More data, better hygiene: Nepal’s hospitals are gearing up to face the pandemic
Hospitals worldwide are straining to cope with COVID-19. Nepal’s hospitals have taken steps that will improve care in the short and in the long term.
Nepal, one of the poorest countries in Asia, is particularly at risk from the spread of COVID-19. To date, its hospitals have not been equipped to deal with a pandemic. They lack the technology, materials and systems to collect relevant data. Paul Rückert, GIZ team leader in Nepal, is working with his team and the partners to enhance the preparedness of the health system. ‘Our goal is for the measures taken now to not only help stem the spread of the pandemic, but to strengthen the health system in the long term too.’
On behalf of Germany’s Federal Development Ministry (BMZ), GIZ is working to improve Nepal’s health system. Approaches developed in the project, including the disposal of infectious waste, play a key role in coping with the pandemic. At the start of the year, guidelines were brought into line to address the new challenges. They lay down standards for the correct and safe handling of potentially infected waste and materials.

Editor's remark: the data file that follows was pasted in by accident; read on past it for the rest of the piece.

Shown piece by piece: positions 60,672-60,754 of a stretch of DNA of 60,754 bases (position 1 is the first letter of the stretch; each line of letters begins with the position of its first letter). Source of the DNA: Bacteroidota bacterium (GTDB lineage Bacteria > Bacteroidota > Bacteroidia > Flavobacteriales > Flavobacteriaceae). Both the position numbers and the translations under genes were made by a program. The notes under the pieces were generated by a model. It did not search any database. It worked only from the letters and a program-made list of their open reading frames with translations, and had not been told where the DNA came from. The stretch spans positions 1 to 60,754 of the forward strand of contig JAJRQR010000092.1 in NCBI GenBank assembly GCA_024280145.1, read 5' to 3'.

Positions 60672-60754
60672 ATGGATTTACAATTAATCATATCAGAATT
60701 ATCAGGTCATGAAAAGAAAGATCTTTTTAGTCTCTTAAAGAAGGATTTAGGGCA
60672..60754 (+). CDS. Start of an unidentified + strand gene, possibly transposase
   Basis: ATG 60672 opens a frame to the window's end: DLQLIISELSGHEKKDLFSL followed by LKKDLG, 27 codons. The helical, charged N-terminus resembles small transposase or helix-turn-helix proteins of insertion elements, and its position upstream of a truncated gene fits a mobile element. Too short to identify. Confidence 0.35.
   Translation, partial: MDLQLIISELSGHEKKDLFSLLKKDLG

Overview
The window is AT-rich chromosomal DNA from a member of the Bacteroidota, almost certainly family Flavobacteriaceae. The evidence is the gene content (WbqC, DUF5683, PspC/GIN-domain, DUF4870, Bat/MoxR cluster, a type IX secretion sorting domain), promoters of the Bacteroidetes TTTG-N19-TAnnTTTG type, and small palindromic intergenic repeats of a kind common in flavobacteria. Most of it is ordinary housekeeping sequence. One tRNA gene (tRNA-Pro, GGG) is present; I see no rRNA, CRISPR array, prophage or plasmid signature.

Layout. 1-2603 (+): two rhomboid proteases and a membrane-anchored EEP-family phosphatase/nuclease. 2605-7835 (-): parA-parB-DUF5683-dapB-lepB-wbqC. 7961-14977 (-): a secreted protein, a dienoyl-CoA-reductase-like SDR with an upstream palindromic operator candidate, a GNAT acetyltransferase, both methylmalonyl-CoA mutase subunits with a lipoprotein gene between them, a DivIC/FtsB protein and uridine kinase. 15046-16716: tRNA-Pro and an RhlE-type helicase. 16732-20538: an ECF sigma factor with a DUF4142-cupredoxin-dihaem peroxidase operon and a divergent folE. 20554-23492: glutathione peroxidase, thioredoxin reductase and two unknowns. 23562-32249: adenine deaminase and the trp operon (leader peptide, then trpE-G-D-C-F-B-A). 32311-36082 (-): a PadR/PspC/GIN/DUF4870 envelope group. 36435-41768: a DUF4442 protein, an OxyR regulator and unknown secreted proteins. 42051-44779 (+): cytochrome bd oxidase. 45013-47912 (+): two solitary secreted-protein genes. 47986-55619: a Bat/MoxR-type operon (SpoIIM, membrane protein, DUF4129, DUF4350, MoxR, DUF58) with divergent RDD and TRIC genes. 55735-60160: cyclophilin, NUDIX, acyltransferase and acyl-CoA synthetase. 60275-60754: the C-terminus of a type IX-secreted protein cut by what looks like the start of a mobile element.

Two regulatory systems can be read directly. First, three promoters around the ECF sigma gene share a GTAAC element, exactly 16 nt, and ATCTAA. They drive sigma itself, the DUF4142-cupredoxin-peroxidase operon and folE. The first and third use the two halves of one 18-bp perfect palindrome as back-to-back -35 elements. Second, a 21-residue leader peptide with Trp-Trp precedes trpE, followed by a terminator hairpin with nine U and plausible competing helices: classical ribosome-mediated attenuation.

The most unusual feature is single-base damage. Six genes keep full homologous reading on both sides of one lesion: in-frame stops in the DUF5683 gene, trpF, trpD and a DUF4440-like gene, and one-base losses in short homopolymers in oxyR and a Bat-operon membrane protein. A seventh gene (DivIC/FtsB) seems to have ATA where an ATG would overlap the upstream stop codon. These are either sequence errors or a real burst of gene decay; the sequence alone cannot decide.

Materials such as plastic are not incinerated, but disinfected, and then disposed of in an environmentally sound manner. The project is supporting the government in its moves to implement the new guidelines in the 13 hospitals across the country that are specialised in treating COVID-19 patients. It provides the necessary appliances and trains staff.
In Nepal too, the number of possible tests is limited, so the best possible use must be made of the available capacities. To this end an existing early warning and reporting system for communicable disease has been extended and enhanced. Data on suspected cases are updated daily, and the subsequent contact tracing helps improve crisis monitoring. Hospitals record and submit data relating to patients demonstrating the symptoms of a coronavirus infection. If a hospital records a rise in the incidence of symptoms, the suspected cases will be tested so as to identify and stem outbreaks at an early stage.
The monitoring system, which has been modified specially for the coronavirus pandemic, can in future deliver important information on the outbreak of many other diseases, such as dengue and cholera. An epidemiological early warning system of this sort can thus help improve Nepal’s health system in the long term.